Business planning

Apple finally admits it has a diversity problem

Andrew Sadauskas /

Apple has become the latest in a string of major tech companies to admit it has a problem with gender and ethnic diversity, according to figures it released overnight.

 

The news follows a similar revelation from Google in May, which led to a string of other major tech companies, including LinkedIn and Twitter, admitting they too have gender and ethnic diversity issues.

 

According to Apple’s figures, 70% of its 98,000-strong global workforce is male, a rate higher than LinkedIn where 61% of staff are male, but roughly equal to Google and Twitter.

 

The figures also show 80% of Apple’s tech positions and 72% of its leadership positions are held by men.

 

However, it’s not just in tech roles where Apple has a gender diversity problem, with the figures showing female employees make up just 35% of non-tech roles. This compares to 50% at Twitter.

 

In terms of ethnic diversity, 55% of Apple’s US workforce identify as white, 15% as Asian, 11% as Hispanic, 7% as Black, 2% as two or more ethnicities, 1% as other and 9% are undeclared.

 

However, the figures for ethnic diversity in leadership positions are far worse, with 64% identifying as white, 21% as Asian, 6% as Hispanic, 3% as Black and 6% as undeclared.

 

In a statement, chief executive Tim Cook said “inclusion and diversity have been a focus” for the company under his leadership, but admitted the tech giant still has a long way to go.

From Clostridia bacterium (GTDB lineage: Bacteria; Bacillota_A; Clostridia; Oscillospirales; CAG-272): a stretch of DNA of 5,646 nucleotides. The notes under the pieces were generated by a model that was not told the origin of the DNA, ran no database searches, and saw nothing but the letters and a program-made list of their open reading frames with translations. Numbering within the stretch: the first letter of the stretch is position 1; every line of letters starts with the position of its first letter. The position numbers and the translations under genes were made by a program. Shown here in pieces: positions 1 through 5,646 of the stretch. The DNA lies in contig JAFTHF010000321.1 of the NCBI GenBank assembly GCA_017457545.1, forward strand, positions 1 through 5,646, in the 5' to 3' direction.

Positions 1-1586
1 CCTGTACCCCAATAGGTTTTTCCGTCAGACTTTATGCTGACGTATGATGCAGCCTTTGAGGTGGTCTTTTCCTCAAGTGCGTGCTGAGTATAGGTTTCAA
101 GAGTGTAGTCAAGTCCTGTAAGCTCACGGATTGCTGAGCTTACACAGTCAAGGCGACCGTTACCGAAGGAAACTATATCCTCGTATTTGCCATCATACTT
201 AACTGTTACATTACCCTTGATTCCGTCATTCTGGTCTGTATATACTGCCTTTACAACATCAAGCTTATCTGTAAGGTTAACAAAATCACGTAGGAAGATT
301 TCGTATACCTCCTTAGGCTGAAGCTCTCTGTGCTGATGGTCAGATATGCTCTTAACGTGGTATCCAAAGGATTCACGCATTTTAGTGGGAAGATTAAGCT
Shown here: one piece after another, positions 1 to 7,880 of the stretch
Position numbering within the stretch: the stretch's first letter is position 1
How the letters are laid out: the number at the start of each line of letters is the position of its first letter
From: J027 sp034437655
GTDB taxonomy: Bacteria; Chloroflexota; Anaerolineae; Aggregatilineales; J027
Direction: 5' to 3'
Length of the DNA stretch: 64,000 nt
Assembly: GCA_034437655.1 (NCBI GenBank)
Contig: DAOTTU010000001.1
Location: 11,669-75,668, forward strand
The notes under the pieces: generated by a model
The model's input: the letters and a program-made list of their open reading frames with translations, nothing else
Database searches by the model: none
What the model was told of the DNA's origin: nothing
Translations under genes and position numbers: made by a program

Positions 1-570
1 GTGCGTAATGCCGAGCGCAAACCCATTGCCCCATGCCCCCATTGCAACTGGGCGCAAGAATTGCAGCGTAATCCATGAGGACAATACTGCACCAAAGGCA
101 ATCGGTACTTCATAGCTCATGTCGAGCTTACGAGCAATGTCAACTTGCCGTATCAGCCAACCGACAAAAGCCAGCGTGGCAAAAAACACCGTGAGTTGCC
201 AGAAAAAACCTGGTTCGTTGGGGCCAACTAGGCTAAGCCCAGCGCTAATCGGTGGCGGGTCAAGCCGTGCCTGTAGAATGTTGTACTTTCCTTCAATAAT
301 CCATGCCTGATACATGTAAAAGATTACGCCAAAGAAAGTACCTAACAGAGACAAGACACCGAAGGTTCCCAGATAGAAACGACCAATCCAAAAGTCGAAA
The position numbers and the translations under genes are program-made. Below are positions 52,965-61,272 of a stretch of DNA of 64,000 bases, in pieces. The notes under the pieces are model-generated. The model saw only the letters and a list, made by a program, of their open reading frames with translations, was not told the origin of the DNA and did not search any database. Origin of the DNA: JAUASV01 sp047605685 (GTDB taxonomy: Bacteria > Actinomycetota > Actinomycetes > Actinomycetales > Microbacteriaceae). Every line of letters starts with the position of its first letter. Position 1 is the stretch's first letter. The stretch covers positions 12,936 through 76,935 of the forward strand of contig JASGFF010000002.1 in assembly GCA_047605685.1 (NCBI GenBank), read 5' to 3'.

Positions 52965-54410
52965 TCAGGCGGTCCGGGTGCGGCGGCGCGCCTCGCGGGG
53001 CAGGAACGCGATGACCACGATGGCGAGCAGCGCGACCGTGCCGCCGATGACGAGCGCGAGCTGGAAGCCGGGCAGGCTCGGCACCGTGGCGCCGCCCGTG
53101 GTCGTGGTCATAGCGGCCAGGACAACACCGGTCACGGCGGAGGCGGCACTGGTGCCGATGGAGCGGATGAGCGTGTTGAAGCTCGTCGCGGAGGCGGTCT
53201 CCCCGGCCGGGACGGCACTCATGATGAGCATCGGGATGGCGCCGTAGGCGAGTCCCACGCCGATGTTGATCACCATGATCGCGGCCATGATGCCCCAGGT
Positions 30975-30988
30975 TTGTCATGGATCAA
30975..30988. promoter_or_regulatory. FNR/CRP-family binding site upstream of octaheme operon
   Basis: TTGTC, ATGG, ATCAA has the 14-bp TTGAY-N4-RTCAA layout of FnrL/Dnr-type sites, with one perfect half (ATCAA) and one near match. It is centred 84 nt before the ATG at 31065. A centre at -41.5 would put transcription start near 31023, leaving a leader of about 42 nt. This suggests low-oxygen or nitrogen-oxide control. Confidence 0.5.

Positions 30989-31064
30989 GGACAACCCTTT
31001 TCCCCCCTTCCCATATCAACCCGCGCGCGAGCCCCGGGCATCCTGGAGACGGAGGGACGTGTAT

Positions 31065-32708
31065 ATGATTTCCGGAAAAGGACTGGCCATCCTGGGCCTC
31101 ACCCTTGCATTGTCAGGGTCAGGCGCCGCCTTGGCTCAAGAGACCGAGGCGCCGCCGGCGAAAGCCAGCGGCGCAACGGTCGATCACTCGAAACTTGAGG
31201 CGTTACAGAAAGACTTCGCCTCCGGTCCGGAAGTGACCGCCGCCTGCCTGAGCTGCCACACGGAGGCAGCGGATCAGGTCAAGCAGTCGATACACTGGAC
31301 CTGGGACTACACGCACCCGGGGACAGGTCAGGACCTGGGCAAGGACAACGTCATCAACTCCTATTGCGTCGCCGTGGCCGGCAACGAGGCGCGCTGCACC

“Let me say up front: As CEO, I’m not satisfied with the numbers on this page,” said Cook.

 

“They’re not new to us, and we’ve been working hard for quite some time to improve them. We are making progress, and we’re committed to being as innovative in advancing diversity as we are in developing our products.”

 

Cook said the company is taking a number of steps to overcome gender and ethnic inequality, including its sponsorship of LGBT rights group Human Rights Campaign, and its recent pledge of $100 million to President Obama’s ConnectED initiative.

 

He also said the recent appointments of senior executives Eddy Cue, Angela Ahrendts, Lisa Jackson and Denise Young-Smith are examples of how the company’s culture is changing under his leadership.

 

The figures were released just one day after the Victorian ICT for Women Network organised an event at Melbourne’s Deakin University called Go Girl Go for IT. The event was aimed at encouraging more high school aged girls, from Years 8 to 11, to consider a career in IT in order to overcome the gender disparity in the tech industry.

 

Go Girl Go for IT communications team lead Sara Ogston told SmartCompany the challenge is to encourage more girls and women in the education system to consider a tech-related career.

 

“I think a lot has to do with when applications are open for tech-related jobs, if girls or women don’t have the skills, they won’t apply or be considered for those jobs. So we need more diversity at the education level, at university and high school,” says Ogston.

 

“I also think having work experience and internships available to people who aren’t necessarily from tech-focused universities or courses can also potentially be a first step into a tech-related role.”

 

This article originally appeared on SmartCompany.

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Andrew Sadauskas

Andrew Sadauskas is a former journalist at SmartCompany and a former editor of TechCompany.

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